Receiving a multi-million-dollar gift out of the blue sounds like every nonprofit leader’s dream. But it can also pose unexpected challenges. So how do you know if your organization is ready to accept a windfall grant? And what should you do if the hoped-for grant actually arrives?
The Allure of Unsolicited Windfall Grants
Most contributions to nonprofit organizations are solicited. Development teams work hard on annual appeals, grant proposals, fundraising events, and donor cultivation strategies. Occasionally a donor approaches an organization, rather than being approached first. But that’s the exception not the norm.
So MacKenzie Scott’s massive, and secretive, approach to philanthropy has had many organizations hoping they end up on her list.
In 2022 alone, MacKenzie Scott has given away almost $2 billion to 300+ organizations. For many grantees, it’s the largest single gift they’ve ever received. And there are eye-popping headlines to match:
What could possibly go wrong when an organization receives an unsolicited windfall grant? Plenty. You could expand quickly, only to lay off staff a couple years down the line. You could spend the funds only on new projects, while core areas of work languish. You could be too conservative, not investing in innovation, and let the funds slowly drip away.
Spending money is easy. Spending money smartly can be as challenging as raising it.
Here are four tips we give to nonprofit organizations when they receive major contributions:
1) Update your strategic plan
First, if your nonprofit doesn’t have a strategic plan, a major unrestricted gift is the perfect opportunity to create one. Research shows that having a written strategic plan doubles an organization’s chance of achieving its goals. Using your fundraising windfall to set your organization up for long-term success is always a smart move.
If your nonprofit already has a strategic plan, make sure it’s up to date. If it’s been more than a year since you and your board reviewed the plan, it might be time to invest in a refresh. At Funding for Good, we talk a lot about how strategic planning is a process not a product. If you haven’t touched that strategic plan in a few months, consider organizing a facilitated retreat for your staff and board leadership to review and update your strategic plan.
2) Create a spending plan and timeline for your windfall grant
Now that you have your strategic plan, it’s time to get serious about budgeting. Just like a household budget, grant budgets can easily get eaten up by unplanned expenses. At the end of the month (or the year) you wonder where on Earth all those funds went. That’s why we recommend laying out grant spending guidelines such as:
- Over what period will you expend the grant funds? If you received $6 million, will you spend that over three years or over five?
- Will you spend the same amount each year? Or do you anticipate periods of more substantial investment, such as when launching a program expansion?
- How will additional internal requests to tap into these funds be considered? For example, what if your communications department can’t keep up with all of the new program work (funded through the grant) and requests funds for a consultant or staff position?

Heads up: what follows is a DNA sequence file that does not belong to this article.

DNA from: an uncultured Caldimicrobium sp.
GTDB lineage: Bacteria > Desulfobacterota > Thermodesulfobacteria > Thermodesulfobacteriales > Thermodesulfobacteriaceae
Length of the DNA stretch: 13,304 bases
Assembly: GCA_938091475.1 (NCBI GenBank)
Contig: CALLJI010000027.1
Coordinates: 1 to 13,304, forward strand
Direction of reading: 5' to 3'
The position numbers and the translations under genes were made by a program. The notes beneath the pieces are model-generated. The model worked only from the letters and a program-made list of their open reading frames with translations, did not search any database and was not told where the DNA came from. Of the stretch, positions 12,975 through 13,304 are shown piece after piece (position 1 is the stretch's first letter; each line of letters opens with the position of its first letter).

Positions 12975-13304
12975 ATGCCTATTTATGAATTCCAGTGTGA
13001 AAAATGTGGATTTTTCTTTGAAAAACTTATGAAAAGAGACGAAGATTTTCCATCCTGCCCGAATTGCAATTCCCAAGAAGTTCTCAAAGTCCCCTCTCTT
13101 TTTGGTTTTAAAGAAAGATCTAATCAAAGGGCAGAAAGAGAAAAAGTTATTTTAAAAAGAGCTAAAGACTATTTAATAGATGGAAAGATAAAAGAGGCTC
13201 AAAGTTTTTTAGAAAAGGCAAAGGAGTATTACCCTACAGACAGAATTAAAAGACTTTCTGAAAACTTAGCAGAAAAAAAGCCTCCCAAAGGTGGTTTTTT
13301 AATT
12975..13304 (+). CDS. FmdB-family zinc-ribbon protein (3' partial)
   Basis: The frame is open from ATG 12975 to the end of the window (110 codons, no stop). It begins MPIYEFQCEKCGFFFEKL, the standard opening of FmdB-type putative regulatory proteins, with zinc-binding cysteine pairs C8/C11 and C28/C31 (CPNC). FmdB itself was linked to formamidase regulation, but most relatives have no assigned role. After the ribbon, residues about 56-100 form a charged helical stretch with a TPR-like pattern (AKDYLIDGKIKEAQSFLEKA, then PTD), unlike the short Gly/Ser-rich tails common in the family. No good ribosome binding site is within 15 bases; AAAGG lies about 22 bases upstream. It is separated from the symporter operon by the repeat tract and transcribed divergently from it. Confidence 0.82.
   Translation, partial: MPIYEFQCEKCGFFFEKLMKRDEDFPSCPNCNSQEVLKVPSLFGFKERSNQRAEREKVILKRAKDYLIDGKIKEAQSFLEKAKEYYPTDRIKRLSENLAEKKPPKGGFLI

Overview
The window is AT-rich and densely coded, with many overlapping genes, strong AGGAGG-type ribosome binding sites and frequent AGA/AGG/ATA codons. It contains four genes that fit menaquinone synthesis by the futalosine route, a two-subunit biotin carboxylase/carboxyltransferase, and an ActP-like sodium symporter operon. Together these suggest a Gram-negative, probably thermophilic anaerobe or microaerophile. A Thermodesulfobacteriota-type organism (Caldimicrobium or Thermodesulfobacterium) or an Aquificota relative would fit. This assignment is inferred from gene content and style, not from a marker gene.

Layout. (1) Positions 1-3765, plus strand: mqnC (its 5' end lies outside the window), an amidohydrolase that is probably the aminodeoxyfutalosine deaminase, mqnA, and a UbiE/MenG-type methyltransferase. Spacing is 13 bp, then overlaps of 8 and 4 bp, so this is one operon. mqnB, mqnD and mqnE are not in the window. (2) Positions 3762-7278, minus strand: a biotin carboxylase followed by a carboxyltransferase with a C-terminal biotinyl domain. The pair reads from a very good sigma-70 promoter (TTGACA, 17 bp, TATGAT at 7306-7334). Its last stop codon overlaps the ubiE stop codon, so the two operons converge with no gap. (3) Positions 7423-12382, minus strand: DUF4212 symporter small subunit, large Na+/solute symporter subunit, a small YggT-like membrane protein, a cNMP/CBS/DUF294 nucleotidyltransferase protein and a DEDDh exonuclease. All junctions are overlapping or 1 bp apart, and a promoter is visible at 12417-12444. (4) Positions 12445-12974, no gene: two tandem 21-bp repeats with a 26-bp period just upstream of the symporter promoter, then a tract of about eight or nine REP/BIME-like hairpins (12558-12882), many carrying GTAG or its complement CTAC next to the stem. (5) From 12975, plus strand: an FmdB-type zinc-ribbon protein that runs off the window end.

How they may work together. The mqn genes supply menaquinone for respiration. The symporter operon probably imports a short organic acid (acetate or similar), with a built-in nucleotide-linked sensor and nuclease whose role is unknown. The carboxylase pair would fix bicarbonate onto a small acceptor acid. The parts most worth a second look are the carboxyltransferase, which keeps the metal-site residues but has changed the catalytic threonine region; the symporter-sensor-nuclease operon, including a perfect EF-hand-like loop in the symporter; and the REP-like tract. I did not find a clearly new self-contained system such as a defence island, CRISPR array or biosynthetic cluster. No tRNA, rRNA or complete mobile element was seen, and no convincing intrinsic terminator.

Being clear and thoughtful about how spending decisions will be made can go a long way toward minimizing dreaded cross-department budgetary conflicts.
3) Set aside a portion of grant funds for immediate needs
We recommend setting aside a small but meaningful portion of your grant for more immediately giving back to your staff, volunteers, and community. As much as we encourage organizations to think long-term—whether through strategic planning or proactive program design—a major unsolicited contribution is worth celebrating. Your celebration could include creative ways to acknowledge your staff, board, and volunteers. It could also include spending on the most immediate and urgent needs that are keeping you and your team up at night. Being able to quickly meet pressing community needs—rather than spending time scrambling for resources—can be a major morale boost in your organization.
4) Plan for sustainability beyond the windfall grant
Finally, we’d be remiss in not mentioning sustainability. Time and again we’ve seen the impact of unsustainable funding cycles on nonprofit organizations. Painful program cuts. Staff cutbacks. Scaled back services. It’s not where any organization wants to end up.
If you’ve received a major grant that you intend to spend over five years, how will any new expenses added to your operating budget be covered in year six, seven, and beyond? If you’re increasing your annual organizational budget significantly—whether 10%, 20%, or more—are you investing a proportionate amount in your fundraising and operational infrastructure? Answering these questions in advance can help your organization avoid painful decisions later.
Leveraging Windfall Grants to Build Capacity
If managed smartly, a windfall grant can meet immediate needs while building long-term organizational capacity and sustainability. So, after you celebrate, we recommend taking a deep breath, gathering your leadership team, grabbing your strategic plan, and getting to work.
Want to learn more about nonprofit capacity building? Check out our 2023 Webinar Series: Growing with Intent.